Thursday, March 10, 2011

The economy, bankruptcy, foreclosure, unemployment; well here's another fine mess

In the news today it was reported that the stock market fell below 12,000 today partly on news that China's economy isn't growing, and partly due to news that initial unemployment claims increased by 26,000 to 397,000 in the week ended March 5.  Bankruptcy filings nationwide reached 1.53 million last year making it the largest number of cases filed nationally in a year since 2005.

The good news is there were only 225,101 new foreclosure cases filed in February this year (still a lot, but the lowest in one month in a long time).

One would think that was a great thing - foreclosures are dropping.  But given all the news about foreclosure fraud over the last few months, and MERS instructing their members that their name could no longer be used on a foreclosure pleading, it would appear that the dip is due in part to the mortgage companies fear of filing, and not a sign that things are improving.

Oh, don't get me wrong.  I'll be glad to see that the number of foreclosures nationwide is dropping if the trend continues for several months.  But I don't expect it.  I believe what is happening is that the lenders are taking time to cover their collective butts.

You see there has been much to-do about fraudulent documents, robo-signing, and lack of a valid paper trail.  I believe during this time of slowdown in filings that the lenders are taking the time to create that missing paper trail, and create documents that were not robo-signed.  Sadly, while this will probably work for them in the long run, I believe it's just wrong.  I think if there is currently no paper trail, they should not be allowed to go and create the evidence to support their allegations.  Just my opinion, but then I'm probably in the minority on this, even though my profession (law) requires those that practice in my state have at least one hour of continuing legal education in ethics every year.

I know that someone is owed the debts that people incurred when they signed their note and mortgage, but I'm looking at it from an ethics perspective.  If you claim to hold a note and or mortgage, but have no paper trail to prove ownership of it, I believe you should not be allowed to go out and create that trail.  It's like creating evidence for a court case - if it doesn't exist, creating it is fraudulent.

In some cases my belief would lead to a bad result: homeowners getting a free home when they legitimately owe money.  But I see no way to get around the problem without someone losing out, and I for one would rather have the lender have to prove there is a good chain of ownership of the paper involved in these debts than to allow them to make one up.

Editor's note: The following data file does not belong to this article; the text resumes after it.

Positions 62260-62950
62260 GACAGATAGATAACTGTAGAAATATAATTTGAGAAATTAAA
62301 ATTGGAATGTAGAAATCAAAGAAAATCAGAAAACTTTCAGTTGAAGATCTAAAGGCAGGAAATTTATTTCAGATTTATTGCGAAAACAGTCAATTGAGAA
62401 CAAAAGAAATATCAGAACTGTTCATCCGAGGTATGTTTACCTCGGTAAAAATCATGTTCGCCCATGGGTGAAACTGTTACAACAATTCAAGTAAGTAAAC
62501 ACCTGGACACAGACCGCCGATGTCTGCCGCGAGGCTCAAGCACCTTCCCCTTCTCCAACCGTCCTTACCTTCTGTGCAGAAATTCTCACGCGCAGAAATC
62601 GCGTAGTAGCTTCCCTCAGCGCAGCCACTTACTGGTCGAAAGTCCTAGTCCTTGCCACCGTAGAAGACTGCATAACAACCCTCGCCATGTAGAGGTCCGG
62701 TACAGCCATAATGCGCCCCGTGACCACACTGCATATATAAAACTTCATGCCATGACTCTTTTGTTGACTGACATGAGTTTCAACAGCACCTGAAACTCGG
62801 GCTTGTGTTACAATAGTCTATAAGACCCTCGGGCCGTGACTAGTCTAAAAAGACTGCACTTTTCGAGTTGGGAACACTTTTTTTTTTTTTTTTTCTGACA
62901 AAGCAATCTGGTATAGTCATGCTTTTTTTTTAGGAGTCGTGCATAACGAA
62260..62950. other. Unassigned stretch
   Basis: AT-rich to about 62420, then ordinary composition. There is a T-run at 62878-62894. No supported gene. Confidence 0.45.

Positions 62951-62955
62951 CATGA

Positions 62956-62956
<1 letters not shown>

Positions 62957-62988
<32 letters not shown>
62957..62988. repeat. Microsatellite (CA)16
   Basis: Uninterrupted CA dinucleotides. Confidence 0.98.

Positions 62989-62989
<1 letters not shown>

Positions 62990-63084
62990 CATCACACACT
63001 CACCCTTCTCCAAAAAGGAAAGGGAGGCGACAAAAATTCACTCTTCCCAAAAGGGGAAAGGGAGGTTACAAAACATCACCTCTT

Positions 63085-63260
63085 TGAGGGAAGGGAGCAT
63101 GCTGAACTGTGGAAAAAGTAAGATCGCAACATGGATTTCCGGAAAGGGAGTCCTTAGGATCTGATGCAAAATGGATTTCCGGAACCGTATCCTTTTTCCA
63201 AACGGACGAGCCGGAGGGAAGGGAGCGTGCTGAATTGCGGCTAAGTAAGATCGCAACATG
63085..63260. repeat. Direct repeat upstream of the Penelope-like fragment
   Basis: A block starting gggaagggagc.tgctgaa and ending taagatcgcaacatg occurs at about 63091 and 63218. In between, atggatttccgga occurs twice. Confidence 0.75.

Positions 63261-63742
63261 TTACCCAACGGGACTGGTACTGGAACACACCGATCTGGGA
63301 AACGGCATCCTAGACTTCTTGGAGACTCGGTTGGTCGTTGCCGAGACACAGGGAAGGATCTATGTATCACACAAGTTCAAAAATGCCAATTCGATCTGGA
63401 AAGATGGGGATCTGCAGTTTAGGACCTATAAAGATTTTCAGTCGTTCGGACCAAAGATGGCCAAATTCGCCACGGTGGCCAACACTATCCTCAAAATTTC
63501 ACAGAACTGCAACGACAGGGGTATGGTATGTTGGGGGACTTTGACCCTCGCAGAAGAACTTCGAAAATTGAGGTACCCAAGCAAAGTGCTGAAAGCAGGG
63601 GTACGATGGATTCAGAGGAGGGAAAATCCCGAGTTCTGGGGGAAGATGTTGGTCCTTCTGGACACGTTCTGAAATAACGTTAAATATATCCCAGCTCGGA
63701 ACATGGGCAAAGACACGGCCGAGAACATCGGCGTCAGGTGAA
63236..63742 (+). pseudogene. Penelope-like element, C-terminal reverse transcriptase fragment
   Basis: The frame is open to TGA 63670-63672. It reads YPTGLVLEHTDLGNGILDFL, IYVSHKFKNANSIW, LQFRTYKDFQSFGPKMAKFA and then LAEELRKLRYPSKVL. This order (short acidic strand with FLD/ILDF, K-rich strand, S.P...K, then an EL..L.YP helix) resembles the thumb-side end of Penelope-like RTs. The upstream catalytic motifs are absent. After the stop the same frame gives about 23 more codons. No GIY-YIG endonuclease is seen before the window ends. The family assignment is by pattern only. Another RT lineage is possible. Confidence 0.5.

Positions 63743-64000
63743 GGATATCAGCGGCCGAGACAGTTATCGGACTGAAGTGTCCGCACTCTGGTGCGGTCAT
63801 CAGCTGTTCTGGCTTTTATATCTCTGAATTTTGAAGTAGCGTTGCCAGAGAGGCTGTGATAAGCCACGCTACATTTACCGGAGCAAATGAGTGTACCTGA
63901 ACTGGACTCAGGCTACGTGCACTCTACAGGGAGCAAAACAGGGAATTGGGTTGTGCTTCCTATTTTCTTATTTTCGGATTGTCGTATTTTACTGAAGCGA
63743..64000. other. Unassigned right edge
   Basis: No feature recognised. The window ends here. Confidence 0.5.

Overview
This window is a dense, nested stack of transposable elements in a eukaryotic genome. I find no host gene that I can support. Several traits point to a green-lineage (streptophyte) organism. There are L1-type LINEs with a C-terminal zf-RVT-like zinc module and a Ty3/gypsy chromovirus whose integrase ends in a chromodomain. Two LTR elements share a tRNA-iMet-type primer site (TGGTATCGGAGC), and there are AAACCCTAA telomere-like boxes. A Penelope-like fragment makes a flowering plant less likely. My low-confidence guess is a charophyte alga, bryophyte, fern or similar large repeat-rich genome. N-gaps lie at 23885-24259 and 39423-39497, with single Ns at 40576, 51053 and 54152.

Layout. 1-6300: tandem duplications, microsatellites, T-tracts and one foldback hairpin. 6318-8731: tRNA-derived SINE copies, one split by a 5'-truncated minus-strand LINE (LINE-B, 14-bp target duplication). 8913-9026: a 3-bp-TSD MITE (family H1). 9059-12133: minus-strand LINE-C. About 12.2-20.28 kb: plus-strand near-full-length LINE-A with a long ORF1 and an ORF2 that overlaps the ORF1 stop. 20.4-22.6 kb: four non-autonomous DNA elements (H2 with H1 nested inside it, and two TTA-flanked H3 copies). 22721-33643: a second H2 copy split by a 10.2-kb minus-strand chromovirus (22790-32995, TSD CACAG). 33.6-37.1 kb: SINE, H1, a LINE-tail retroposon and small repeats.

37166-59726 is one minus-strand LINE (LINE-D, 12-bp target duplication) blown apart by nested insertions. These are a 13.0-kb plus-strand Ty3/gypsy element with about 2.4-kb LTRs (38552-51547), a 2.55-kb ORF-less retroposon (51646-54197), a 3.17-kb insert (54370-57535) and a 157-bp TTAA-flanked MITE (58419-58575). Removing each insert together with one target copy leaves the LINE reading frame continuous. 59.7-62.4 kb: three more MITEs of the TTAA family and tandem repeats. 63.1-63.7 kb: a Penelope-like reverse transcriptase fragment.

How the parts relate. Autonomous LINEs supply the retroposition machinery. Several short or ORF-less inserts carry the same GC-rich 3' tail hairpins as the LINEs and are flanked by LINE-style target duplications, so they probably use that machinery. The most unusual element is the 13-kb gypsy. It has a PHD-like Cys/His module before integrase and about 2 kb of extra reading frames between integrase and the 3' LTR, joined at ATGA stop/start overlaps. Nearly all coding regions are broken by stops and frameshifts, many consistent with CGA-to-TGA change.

I do have an open mind, and am willing to be re-educated, so if your opinion differs, feel free to give me a well reasoned argument as to why the homeowners should take the hit rather than the lenders.

Sunday, February 27, 2011

Don't ever do this.

I read a case today about a bankruptcy attorney who totally missed it, and was sanctioned by a bankruptcy court.

His practice was to have his client come in when the paperwork was first prepared, have them read and mark up the document with all required changes, and then sign it.  They then signed another document saying they had made corrections to the draft, and that the attorney had permission to make the corrections and file the docs for them.

Of course that required him to put their electronic signature on their documents, thus saying they had read and signed the document that was filed.

AND they would have to say to the Trustee that they had read and signed the documents too.

Apparently his district requires that the actual signed pages are filed with the court after the electronic filing takes place, so when the court issued a show cause as to why he hadn't done so in several cases, he went and got signatures from his clients to file (of course signatures that occurred POST filing).

And apparently in some cases he obtained telephone permission to file electronic signatures for some clients.

I think every attorney should know that IF a document says their client read and signed it UNDER PENALTY OF PERJURY that they actually did that.

At least the attorney admitted the things he did to the court.

Wednesday, February 23, 2011

This time MERS has totally stepped in it.

MERS (Mortgage Electronic Registration Systems) has really got themselves in a major jam in Massachusetts.   Based upon recent court rulings, the Essex County Clerk began looking at mortgages registered in that county by MERS.  Upon a detailed look at only a few mortgages, the clerk realized that MERS had transferred each mortgage several times, but had failed to pay the required filing fee for each.